How To Help Your Dentist Diagnose The Cause Of Your Toothache

Sometimes the cause of a toothache is obvious. A visible crack or cavity, an abscess along the gums, or a clearly sharp pain when the tooth is tapped allow your dentist to quickly see the problem and, more importantly, fix it. Unfortunately, there are times when your pain feels as if it is radiating from multiple teeth or your entire jaw, and the problem causing the pain is deep in your tooth, where your dentist cannot easily diagnose it. Damaged molars can often make the whole side of your mouth pulse with pain, making it difficult to tell where the problem originates. There are some things you can do to help the diagnostic procedure, though. 

Take Notes About Your Pain 

From the time your toothache begins until you go to the dentist, you should keep notes about the different types of pain you feel and when you feel them. For example, tooth pain that gets worse when you lay down for bed is usually cause by decay, but if your jaw pain is worse when you wake up in the morning you might be grinding your teeth instead. While you are writing things down, make a note of any medications or home remedies you have used and whether they have helped or made the problem worse. 

Refrain From Taking Pain Killers Directly Before Your Appointment 

When you are in pain, your main focus will probably be relief from that pain. Unfortunately, if you take pain killers close to your appointment you may not be able to give your dentist realistic feedback during his or her diagnostic tests, which will make the problem more difficult to find. You can rest assured that as soon as your dentist is sure of the problem, they will probably give you a local anesthetic that will give you the relief you are seeking. 

Of course, if your appointment is more than four hours away, you can take the recommended dose of pain relieving medication. For the most effective options, call your dentist's emergency dental care line. If your appointment is soon and the pain is getting worse, you can try short-term home remedies, such as gargling with salt water or holding an ice pack to your cheek. 

Communicate Honestly With Your Dentist

When you are in pain, it can be difficult to communicate what you are feeling to others. However, it is important that you try to give your dentist an honest picture of the pain you are experiencing.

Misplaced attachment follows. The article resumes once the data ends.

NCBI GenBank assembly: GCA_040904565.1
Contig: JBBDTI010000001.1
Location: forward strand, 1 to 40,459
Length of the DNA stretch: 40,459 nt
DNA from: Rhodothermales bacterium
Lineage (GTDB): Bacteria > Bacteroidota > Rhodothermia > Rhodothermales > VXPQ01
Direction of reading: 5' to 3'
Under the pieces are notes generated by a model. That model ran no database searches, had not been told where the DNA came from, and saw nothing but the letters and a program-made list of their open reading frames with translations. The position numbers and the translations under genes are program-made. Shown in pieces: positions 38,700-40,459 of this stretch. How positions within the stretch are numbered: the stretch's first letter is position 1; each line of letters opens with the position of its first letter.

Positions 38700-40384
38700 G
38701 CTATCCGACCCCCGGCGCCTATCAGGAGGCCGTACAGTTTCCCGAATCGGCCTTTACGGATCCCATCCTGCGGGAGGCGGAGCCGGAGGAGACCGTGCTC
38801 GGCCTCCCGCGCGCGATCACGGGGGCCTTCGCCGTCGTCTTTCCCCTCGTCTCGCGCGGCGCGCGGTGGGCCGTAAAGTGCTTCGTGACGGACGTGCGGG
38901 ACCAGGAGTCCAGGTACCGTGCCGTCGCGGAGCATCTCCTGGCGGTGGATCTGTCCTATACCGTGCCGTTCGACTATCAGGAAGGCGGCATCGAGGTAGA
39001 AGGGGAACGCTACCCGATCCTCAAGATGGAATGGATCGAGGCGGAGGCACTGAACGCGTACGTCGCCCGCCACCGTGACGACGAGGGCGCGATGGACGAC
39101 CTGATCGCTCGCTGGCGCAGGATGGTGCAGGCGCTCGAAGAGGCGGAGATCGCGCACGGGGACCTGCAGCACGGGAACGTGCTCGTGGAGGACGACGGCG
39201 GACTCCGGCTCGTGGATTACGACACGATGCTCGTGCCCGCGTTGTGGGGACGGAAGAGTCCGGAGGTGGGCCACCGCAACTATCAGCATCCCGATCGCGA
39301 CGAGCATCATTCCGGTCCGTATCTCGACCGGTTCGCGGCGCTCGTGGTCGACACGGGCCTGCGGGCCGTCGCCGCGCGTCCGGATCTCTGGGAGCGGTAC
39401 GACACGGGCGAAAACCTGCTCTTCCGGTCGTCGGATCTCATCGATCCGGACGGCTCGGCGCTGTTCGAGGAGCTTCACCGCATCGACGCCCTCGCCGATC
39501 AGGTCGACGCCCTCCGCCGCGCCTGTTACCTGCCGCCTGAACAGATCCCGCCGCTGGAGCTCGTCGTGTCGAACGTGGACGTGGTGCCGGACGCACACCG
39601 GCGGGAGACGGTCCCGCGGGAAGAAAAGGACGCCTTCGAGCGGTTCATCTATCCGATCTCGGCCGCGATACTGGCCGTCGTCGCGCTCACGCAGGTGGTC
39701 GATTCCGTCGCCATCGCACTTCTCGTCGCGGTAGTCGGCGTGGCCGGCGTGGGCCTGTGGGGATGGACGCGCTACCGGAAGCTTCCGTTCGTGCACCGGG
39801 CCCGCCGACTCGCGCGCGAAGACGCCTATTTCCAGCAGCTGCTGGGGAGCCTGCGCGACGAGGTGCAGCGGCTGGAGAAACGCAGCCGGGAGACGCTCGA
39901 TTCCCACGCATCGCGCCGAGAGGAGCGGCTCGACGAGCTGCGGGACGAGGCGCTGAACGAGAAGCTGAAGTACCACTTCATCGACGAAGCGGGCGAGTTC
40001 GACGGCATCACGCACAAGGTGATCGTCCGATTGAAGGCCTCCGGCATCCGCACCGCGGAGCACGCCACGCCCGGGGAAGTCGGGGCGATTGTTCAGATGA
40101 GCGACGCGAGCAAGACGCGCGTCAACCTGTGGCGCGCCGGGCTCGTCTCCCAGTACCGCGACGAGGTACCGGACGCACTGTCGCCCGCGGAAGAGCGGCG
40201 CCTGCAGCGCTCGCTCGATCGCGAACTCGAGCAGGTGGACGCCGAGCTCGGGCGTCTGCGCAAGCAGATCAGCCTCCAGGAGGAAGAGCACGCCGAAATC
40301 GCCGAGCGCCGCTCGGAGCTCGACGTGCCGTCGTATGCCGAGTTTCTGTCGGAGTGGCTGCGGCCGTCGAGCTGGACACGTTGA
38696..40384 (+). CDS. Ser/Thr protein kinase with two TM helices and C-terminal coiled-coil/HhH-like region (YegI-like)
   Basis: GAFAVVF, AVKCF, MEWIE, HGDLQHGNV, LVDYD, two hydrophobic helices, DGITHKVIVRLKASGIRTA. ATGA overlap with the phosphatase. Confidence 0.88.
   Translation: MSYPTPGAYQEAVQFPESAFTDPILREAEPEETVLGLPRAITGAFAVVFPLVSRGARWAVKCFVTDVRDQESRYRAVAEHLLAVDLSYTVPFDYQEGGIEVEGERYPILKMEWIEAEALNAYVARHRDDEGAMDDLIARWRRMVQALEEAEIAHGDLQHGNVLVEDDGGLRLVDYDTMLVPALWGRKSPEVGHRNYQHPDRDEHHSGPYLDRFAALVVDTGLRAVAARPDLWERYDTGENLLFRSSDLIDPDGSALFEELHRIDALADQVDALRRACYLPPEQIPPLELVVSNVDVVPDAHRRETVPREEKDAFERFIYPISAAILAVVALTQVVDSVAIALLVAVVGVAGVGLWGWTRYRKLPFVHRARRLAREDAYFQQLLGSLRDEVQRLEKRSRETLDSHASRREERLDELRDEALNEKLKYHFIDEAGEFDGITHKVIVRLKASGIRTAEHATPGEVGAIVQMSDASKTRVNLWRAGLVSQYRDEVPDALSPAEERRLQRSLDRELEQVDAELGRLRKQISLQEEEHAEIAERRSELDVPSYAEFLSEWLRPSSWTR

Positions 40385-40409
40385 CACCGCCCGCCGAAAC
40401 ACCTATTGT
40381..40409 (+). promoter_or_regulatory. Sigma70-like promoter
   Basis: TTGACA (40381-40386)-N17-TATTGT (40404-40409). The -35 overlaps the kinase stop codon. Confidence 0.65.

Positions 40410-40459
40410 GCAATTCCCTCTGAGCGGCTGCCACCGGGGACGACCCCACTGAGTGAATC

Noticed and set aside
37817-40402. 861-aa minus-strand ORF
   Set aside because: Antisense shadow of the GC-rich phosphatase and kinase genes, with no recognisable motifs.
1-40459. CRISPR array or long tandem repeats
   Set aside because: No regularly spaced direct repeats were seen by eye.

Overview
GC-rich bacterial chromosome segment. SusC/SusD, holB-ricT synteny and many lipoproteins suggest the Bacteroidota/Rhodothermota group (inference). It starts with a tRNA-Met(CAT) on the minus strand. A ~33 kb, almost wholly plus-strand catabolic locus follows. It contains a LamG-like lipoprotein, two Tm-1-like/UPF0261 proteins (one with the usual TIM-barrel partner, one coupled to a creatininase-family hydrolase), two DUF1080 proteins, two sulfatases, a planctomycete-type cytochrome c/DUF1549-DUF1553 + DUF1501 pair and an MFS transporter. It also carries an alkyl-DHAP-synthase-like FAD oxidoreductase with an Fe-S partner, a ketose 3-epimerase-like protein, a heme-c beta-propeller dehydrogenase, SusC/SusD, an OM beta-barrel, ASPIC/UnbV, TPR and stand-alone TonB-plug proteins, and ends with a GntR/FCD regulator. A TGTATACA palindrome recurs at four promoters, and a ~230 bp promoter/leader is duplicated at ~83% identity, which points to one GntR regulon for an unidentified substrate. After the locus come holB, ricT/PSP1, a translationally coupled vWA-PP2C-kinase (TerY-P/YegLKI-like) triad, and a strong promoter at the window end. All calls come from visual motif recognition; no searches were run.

During your examination, you should make a cue, such as raising your hand, when the pain becomes too intense to keep your mouth open. You may find that you have to rinse more often during an emergency examination than you would during a regular checkup, to keep the pain at a manageable level. 

Be Prepared For Diagnostic Tests 

One of the first things your dentist will probably request is a set of x-rays showing the problem area. You should keep in mind that dental x-rays use a very low level of radiation, so having to get multiple x-rays in an emergency is not harmful to your health and can show your dentist what the problem is. 

If your dentist cannot see any problems on your x-rays or while exploring your mouth with a blunt instrument, they may use electric and thermal tests. Electric tests involve sending a low electric current through your tooth to test whether the pulp is still alive. The test itself is not painful, but your dentist will have to place a shield around your tooth to separate it from its neighbors, which can be uncomfortable on your gums. Thermal testing involves heating the tooth until it is sensitive and then removing the heat and measuring the time until the sensitivity subsides. This test can be slightly painful and is often a last choice of dentists. 

Being knowledgeable and prepared to work with your dentist to find the cause of your pain can lead to a quicker, more accurate diagnosis and earlier relief to your pain.